Taipei, March 16 (CNA) The number of people with sleep apnea who develop malignant brain tumors is 1.47 times higher than among those who do not have the sleep disorder, a doctor reported Saturday, citing a study that he led.
Huang Chun-hao, director of the Sleep Center at the Buddhist Tzu Chi General Hospital in Chiayi County, said at a two-day academic conference that his study followed 112,555 adults diagnosed with sleep apnea, and 112,555 adults who had no such problem, starting in 2000.
Sleep apnea is a disorder characterized by abnormal pauses in breathing or instances of abnormally low breathing during sleep. Each pause in breathing is called an apnea.
The study, which followed some people for up to 10 years, found that the incidence of malignant brain tumors among people with sleep apena is 2.96 in every 10,000 per year, Huang said.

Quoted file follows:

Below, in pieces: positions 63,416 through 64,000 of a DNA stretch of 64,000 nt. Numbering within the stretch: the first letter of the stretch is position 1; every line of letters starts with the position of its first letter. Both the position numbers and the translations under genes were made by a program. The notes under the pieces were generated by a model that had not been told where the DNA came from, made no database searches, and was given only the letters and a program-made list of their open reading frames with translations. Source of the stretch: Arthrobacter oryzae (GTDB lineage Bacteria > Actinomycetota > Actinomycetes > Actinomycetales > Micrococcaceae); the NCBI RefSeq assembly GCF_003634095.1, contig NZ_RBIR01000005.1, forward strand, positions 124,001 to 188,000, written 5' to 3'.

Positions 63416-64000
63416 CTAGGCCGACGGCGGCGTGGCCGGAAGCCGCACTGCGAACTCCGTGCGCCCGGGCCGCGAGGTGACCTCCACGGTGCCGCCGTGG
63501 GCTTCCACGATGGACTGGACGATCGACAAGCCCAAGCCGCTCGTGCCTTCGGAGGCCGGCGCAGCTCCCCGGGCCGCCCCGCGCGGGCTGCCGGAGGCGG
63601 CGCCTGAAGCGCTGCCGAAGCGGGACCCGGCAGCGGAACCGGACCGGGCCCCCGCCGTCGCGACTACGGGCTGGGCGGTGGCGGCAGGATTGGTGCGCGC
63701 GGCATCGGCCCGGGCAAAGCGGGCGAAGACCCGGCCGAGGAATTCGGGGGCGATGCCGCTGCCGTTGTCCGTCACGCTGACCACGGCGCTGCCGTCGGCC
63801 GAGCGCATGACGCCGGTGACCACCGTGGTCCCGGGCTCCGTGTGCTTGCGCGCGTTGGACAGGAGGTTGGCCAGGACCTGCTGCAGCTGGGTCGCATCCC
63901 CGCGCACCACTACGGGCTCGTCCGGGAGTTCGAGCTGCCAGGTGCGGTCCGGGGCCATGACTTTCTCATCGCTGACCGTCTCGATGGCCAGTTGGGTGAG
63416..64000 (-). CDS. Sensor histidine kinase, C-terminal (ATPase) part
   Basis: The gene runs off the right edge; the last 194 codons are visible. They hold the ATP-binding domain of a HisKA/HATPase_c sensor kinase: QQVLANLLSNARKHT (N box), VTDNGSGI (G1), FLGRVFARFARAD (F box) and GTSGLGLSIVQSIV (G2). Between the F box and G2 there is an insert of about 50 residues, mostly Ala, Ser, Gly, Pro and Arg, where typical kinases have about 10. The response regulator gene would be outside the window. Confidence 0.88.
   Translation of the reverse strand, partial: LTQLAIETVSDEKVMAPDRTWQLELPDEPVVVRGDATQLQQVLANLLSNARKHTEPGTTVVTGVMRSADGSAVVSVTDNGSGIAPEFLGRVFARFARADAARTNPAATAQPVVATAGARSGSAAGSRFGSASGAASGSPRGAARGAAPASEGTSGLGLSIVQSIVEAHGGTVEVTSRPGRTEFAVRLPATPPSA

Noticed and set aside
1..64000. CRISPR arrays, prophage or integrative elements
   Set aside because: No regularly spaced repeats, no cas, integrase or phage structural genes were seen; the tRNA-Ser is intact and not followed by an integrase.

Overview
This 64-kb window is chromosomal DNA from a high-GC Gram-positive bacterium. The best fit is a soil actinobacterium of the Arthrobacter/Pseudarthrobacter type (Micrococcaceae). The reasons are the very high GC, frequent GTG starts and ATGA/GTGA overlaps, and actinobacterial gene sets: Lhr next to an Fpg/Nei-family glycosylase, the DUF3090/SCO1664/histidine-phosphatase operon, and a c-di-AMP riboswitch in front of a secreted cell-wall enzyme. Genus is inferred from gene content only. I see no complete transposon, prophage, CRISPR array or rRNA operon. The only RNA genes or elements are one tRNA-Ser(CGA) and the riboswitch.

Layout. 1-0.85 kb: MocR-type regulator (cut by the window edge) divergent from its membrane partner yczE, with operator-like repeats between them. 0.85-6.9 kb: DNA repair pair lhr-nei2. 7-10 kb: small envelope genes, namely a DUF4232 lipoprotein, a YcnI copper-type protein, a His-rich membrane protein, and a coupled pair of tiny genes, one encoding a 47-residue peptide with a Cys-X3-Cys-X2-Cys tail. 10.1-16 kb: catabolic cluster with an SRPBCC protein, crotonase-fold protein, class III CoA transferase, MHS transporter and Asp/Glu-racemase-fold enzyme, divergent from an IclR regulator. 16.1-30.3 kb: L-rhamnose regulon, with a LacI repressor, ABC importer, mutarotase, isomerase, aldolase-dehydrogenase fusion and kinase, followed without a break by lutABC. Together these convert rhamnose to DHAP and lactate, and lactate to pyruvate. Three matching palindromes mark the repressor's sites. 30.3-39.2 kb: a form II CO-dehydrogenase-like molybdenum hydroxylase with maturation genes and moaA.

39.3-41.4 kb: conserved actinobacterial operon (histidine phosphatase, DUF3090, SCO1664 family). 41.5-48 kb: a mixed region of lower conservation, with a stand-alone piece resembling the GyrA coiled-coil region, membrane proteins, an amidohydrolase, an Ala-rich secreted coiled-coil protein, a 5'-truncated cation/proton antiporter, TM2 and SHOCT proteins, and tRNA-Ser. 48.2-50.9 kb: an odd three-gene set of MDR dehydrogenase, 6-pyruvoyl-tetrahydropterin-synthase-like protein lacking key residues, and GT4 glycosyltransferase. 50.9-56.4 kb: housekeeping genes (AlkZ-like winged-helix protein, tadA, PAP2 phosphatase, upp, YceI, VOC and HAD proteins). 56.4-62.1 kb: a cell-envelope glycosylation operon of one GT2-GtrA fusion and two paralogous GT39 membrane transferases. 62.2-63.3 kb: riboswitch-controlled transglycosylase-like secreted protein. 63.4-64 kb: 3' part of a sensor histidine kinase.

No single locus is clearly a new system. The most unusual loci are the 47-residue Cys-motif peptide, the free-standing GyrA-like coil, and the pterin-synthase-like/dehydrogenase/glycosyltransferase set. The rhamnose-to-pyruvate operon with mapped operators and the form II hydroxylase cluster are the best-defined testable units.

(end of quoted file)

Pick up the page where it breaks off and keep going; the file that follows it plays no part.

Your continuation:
Among people without the sleep disorder, the ratio is 1.66 per 10,000 per year, he said at the conference at Shin Kong Wu Ho-su Memorial Hospital, which was sponsored by the Taiwan Society of Sleep Medicine.
After making adjustments for factors such as age, gender, heart disease, high blood pressure, diabetes, hyperlipidemia, cerebral vascular disease and Parkinson's Disease, the doctor said, he found that the ratio of adults with sleep apnea who developed malignant brain tumors was 1.47 times that in the control group. Foreign medical literature has said that women can reduce the risk of breast cancer by getting adequate sleep, he noted.
People who do not get enough sleep also have a higher chance of developing benign colon adenomas, Huang said. Those who do not sleep well and have an insufficient supply of oxygen to the body are at increased risk for all kinds of cancer, he added.
He said that while sleep apnea and snoring may be seen as minor problems, attention should be given to dealing these conditions, which in turn will help prevent high blood pressure, hyperlipidemia and high blood sugar, and cut the risk of cancer.
(By Lung Jui-yun and Lilian Wu)